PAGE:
If MG Rover was to survive in any way beyond early 2005, it needed a car that could not only compete in the bustling compact medium sector against such talented adversaries as the VW Golf and Ford Focus, but also compete profitably. That meant three key things – 1) it needed to be good, 2) it needed external investment and 3) it needed to be cheap to develop.
The third point was largely addressed by using a truncated version of the FWD Rover 75 platform. When the RDX60 prototype was discovered within Longbridge in 2006, some said its looks were ungainly, though in terms of modern car styling it was ahead of its time in some respects, particularly its intersecting glass area towards the rear.
The top-secret prototype once formed the centrepiece of MG Rover’s plans – it was both a great white hope and a great white elephant.
Based on the 75, which had been in production since 1999, it was co-developed with TWR, the engineering company headed up by the late Tom Walkinshaw. The prototype used a 75 dash and interior, much of which would have been changed for launch – indeed, styling bucks existed showing a more linear, edgy style of dash, not unlike that of the contemporary Vauxhall Astra.
Although the RDX60 was much shorter than the 75, its wheelbase remained identical. This meant MG Rover could keep much of the older car’s floorpan, reducing costs, though it did mean that in styling terms there was a need for a long nose and a wide track.
The suspension was changed, with BMW’s Z-axle dropped in favour of a simple beam axle, while power was to come from uprated versions of the K-Series, or a revised L-Series diesel with Siemens commonrail injection.
Originally, the car was scheduled for launch in 2004. But the money ran out, not just for MG Rover Group, but also for TWR, which went bankrupt.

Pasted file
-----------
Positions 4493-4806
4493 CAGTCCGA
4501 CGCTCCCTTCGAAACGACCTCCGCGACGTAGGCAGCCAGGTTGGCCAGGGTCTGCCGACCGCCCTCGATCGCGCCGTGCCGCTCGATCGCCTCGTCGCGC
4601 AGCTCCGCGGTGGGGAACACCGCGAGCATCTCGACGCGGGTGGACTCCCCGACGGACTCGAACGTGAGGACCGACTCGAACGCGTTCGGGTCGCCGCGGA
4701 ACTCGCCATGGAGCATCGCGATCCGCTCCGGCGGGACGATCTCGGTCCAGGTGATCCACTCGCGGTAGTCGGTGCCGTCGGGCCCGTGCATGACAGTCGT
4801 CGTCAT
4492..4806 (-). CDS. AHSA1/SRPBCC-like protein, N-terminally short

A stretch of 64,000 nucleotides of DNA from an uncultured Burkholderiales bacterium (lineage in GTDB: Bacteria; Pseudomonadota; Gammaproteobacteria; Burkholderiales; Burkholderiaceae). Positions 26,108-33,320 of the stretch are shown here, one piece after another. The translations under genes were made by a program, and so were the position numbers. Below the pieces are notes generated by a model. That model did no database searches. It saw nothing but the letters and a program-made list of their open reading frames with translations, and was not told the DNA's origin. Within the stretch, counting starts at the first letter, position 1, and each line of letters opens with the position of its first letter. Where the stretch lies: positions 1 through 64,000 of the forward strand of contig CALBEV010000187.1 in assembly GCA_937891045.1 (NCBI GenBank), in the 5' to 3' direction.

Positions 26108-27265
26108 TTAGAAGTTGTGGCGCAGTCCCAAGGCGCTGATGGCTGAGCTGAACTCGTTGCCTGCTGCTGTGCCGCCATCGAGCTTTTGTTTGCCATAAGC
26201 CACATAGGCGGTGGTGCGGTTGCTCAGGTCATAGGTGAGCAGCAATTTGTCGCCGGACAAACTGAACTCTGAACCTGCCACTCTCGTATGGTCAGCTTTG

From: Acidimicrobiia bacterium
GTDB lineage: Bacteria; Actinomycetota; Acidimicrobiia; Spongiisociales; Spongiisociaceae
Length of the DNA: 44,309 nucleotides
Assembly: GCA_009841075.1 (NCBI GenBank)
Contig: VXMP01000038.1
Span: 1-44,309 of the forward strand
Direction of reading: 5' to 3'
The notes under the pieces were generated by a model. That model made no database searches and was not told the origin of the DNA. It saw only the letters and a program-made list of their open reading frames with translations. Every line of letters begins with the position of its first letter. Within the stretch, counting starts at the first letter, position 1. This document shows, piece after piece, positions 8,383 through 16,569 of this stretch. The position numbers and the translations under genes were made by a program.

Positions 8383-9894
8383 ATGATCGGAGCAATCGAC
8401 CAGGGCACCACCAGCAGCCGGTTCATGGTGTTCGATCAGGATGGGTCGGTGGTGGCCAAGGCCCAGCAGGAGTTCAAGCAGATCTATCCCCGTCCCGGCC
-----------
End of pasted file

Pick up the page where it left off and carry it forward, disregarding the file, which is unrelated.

TWR worked with Longbridge from 2002 and was pushing hard to get the car into production. Many traditional prototype stages were completed in virtual reality, which kept costs down and led to MG Rover boastfully talking about its advanced design technology.
It was enough for MG Rover to confidently tell its suppliers that the new car would be on sale in early 2004, but when TWR went into administration in early 2003, the project data was withheld from MGR for at least six months and the project delays began. This was to become a massive, possibly fatal, setback.
MG Rover desperately needed a partner to help finance the car. It’s alleged that MGR had had discussions with both Proton and Fiat to produce Rover models in the same vein as the Honda partnership as an alternative and, had they not stuck with RDX60, there’s every possibility that Rover’s eventual saviour could have come in the form of the Fiat Stilo – a car that never gained much traction in the UK market.
MGR eventually found a willing partner in the Shanghai Automotive Industry Corporation (SAIC) in 2004. The parties planned to form a joint venture, with production of the new car and the 75 in Longbridge and China. But the Chinese demanded changes to the RDX60’s styling.
Styling lead Peter Stevens was reportedly quite happy about this. MGR boss Kevin Howe had insisted on many elements of styling early on in the car’s development which Stevens was supposedly nonplussed about, so the Design Team hastily worked up some new styling themes and presented them to SAIC in March 2005. Engineering wise, the car remained unchanged.
But as we all know, it was too little, too late. Contract deadlines were missed, bridging loans ran out and, in the end, SAIC saw they could get much better value by letting MG Rover Group go to the wall and mop up the remains afterwards.
In reality, though, would the newcomer have been enough? Despite its existence, there were no other cars in the pipeline. The 25 was positively ancient, and the 75, albeit an excellent car, was already reaching the end of a usual car’s model cycle. More money, more investment and accelerated design and engineering were needed, or if not a new ‘badge-engineering’ partner, and while the efforts of the Designers and Engineers to keep hope alive at Longbridge were more than honourable, in the cold, hard light of day it’s difficult to think that a one model strategy was ever going to be enough to save the company.
And in my view, SAIC knew that too, which is why those contracts were never signed.
The RDX60, then, may well have made it had TWR not hit financial strife, but when that happened it was likely that the game was already over. Early 2004 might have been enough for Rover to find a willing investor, but they were 12 months too late, leaving the RDX60 as nothing but a tragic footnote in the company’s history…
- Now read the full story of the RDX60’s development, from concept to dealer conference.